Techno Press
Techno Press

Structural Monitoring and Maintenance   Volume 2, Number 2, June 2015, pages 145-164
DOI: http://dx.doi.org/10.12989/smm.2015.2.2.145
 
Monitoring bridge scour using dissolved oxygen probes
Faezeh Azhari, Peter J. Scheel and Kenneth J. Loh

 
Abstract     [Full Text]
    Bridge scour is the predominant cause of overwater bridge failures in North America and around the world. Several sensing systems have been developed over the years to detect the extent of scour so that preventative actions can be performed in a timely manner. These sensing systems have drawbacks, such as signal inaccuracy and discontinuity, installation difficulty, and high cost. Therefore, attempts to develop more efficient monitoring schemes continue. In this study, the viability of using optical dissolved oxygen (DO) probes for monitoring scour depths was explored. DO levels are very low in streambed sediments, as compared to the standard level of oxygen in flowing water. Therefore, scour depths can be determined by installing sensors to monitor DO levels at various depths along the buried length of a bridge pier or abutment. The measured DO is negligible when a sensor is buried but would increase significantly once scour occurs and exposes the sensor to flowing water. A set of experiments was conducted in which four dissolved oxygen probes were embedded at different soil depths in the vicinity of a mock bridge pier inside a laboratory flume simulating scour conditions. The results confirmed that DO levels jumped drastically when sensors became exposed during scour hole evolution, thereby providing discrete measurements of the maximum scour depth. Moreover, the DO probes could detect any subsequent refilling of the scour hole through the deposition of sediments. The effect of soil permeability on the sensing response time was also investigated.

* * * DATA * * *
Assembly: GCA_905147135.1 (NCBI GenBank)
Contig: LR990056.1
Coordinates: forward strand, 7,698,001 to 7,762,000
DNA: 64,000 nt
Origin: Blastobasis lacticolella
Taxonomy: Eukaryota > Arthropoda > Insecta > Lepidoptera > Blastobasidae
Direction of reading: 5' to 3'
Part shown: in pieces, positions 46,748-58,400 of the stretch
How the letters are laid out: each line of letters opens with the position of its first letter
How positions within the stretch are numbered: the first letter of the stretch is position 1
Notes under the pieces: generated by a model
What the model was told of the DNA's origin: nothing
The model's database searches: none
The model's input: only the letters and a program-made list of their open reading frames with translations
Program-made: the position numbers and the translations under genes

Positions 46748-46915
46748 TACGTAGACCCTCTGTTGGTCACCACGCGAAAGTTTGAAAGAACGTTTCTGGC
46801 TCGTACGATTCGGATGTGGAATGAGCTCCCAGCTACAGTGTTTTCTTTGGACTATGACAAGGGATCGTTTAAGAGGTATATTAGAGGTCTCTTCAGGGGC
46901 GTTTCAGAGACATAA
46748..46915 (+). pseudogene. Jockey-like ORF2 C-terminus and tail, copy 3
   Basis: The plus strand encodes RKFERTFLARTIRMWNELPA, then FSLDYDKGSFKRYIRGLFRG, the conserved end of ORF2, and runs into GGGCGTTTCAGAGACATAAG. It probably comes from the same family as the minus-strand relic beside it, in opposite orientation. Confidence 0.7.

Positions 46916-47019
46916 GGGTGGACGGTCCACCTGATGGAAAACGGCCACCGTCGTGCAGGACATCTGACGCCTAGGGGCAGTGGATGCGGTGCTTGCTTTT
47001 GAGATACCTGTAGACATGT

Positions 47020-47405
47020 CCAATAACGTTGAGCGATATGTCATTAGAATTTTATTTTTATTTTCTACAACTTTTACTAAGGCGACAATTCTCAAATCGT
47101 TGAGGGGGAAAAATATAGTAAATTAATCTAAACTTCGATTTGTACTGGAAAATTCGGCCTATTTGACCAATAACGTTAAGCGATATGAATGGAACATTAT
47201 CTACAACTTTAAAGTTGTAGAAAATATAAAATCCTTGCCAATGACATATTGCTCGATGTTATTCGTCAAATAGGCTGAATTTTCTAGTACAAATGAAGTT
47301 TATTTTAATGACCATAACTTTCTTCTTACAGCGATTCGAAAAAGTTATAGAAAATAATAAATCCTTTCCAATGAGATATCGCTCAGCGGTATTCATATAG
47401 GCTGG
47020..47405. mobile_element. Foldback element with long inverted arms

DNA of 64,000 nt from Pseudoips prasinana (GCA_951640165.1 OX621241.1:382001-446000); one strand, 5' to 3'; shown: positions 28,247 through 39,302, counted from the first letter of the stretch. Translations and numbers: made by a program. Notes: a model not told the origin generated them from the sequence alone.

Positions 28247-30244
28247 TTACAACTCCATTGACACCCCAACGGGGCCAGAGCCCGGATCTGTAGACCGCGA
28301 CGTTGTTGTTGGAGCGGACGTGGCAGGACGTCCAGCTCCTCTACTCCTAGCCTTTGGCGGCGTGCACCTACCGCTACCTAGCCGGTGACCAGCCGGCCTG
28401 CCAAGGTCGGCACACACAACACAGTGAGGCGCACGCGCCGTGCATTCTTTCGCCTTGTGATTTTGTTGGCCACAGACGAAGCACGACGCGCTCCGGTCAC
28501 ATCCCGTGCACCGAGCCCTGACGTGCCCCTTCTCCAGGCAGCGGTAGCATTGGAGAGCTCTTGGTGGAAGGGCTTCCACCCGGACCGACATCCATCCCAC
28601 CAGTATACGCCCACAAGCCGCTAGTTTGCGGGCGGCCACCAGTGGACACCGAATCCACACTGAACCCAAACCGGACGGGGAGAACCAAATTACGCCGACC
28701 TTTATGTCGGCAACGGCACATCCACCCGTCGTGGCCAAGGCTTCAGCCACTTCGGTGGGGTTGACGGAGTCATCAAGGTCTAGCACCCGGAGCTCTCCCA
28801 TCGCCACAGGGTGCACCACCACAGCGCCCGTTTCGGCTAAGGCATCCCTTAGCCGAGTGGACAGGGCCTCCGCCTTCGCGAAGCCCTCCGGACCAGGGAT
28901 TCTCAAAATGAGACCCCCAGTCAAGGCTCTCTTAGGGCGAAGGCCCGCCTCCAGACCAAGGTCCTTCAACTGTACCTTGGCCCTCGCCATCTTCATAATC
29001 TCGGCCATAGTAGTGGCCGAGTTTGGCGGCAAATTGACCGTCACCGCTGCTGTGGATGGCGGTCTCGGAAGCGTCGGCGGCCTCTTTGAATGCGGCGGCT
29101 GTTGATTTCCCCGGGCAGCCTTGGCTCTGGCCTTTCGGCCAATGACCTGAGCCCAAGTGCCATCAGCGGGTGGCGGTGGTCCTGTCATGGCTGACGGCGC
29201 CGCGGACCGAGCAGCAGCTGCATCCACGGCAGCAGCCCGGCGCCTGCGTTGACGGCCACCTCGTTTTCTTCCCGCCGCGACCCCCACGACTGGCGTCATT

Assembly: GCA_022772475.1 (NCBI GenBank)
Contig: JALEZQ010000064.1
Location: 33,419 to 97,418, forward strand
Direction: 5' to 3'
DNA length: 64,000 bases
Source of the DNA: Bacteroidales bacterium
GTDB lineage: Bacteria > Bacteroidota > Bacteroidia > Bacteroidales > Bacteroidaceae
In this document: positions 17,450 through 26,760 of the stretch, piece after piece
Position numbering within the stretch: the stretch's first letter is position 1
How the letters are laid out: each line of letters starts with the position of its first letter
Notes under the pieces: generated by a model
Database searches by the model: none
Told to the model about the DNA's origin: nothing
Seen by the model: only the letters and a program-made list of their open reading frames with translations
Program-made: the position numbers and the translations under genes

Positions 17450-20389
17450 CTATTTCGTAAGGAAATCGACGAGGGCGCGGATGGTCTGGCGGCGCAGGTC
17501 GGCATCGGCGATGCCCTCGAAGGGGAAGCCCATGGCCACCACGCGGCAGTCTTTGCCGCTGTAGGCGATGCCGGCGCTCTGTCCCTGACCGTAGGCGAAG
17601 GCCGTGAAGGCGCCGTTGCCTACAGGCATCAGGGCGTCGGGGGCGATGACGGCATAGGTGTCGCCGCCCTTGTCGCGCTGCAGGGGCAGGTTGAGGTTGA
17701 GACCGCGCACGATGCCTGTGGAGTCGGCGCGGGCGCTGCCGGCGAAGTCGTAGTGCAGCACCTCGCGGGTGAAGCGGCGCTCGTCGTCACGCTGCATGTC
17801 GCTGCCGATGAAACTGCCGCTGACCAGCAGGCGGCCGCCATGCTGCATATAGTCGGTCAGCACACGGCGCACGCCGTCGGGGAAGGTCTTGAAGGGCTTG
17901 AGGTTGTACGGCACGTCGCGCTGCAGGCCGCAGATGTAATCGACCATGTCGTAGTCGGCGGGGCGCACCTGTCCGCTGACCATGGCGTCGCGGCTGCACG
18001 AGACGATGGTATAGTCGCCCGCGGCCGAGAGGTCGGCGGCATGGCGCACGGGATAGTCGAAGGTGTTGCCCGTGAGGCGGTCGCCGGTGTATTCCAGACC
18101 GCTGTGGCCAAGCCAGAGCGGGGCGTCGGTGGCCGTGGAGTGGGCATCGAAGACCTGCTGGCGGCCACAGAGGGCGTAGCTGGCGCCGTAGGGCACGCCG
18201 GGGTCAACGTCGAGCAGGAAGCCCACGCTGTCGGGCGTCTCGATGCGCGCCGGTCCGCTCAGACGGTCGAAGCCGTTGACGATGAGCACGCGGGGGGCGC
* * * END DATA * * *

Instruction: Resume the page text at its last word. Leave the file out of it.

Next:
Key Words
    bridge; dissolved oxygen optode; flood; hydraulic structures; scour; structural healthcmonitoring
 
Address
Faezeh Azhari and Kenneth J. Loh: Department of Civil & Environmental Engineering, University of California, Davis, CA 95616, USA
Peter J. Scheel: Department of Mechanical & Aerospace Engineering, University of California, Davis, CA 95616, USA
 

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